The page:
Your Digital Privacy
Due to the ever evolving world of technology and how it is used in our daily lives, it shouldn’t be much of a surprise that privacy rules and laws also have to change within this environment. But how much will they change? If you don’t remember, Apple had a standoff with the FBI concerning unlocking a phone that was owned by a terrorist attacker and more recently, police in Arkansas are trying to obtain audio and other records from Amazon for one of its Echo devices belonging to an accused murderer. Although these stories are the extreme and frightening, it does make you wonder just how much information you are transferring through your electronic devices that could be retrieved and also used to commit a crime against you personally if hacked into.
Encryption is definitely something lawmakers will be taking a closer look at and could also affect how law enforcement is able to complete search warrants and collect information in criminal cases. However, the adoption of encryption is essential to both individual and national security.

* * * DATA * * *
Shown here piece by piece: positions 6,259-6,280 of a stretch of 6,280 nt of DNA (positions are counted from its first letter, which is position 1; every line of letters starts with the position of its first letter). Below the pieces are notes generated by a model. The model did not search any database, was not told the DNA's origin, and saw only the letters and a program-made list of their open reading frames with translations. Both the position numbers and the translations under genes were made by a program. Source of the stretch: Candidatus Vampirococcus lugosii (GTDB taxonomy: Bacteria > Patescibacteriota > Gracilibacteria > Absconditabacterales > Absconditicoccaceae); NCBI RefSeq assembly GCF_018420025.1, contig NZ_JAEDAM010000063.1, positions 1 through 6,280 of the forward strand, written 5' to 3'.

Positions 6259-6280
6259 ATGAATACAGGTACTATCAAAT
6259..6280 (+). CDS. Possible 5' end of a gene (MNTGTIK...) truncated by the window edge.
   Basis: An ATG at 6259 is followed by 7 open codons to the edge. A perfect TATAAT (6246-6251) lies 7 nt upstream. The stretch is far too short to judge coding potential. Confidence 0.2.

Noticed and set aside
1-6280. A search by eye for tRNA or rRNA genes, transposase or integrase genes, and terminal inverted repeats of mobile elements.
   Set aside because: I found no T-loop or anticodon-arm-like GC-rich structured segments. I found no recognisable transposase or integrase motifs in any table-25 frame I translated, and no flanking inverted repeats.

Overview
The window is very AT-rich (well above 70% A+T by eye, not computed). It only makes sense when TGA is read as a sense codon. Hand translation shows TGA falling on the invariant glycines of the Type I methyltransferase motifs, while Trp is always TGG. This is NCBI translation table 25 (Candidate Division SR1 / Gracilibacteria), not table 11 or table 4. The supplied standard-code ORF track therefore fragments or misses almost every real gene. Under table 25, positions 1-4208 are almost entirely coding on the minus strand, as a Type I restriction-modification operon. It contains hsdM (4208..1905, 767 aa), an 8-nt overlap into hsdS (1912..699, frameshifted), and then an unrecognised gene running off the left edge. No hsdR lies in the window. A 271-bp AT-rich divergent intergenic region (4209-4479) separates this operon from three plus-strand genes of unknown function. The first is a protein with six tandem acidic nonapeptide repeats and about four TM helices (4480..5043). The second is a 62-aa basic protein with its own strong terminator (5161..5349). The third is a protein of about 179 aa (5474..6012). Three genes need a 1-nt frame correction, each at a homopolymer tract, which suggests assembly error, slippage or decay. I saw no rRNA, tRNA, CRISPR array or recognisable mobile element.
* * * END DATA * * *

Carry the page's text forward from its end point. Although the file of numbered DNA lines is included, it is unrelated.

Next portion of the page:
At the opposite end of this discussion on security, is the call of organizations like the Electronic Frontier Foundation trying to protect consumers from possible “overreaches” by the new administration that could threaten digital privacy. Such “overreaches” were a keystone of the dispute between Apple and the FBI. Legislative efforts to urge technology companies to code backdoors for government officials and law enforcement authorities to gain access to devices have faced concerted opposition so far, but the EFF thinks there are only more of these requests to come. According to the EFF, the only way to make both sides happy is for those who understand cryptography and those who build technology to work together.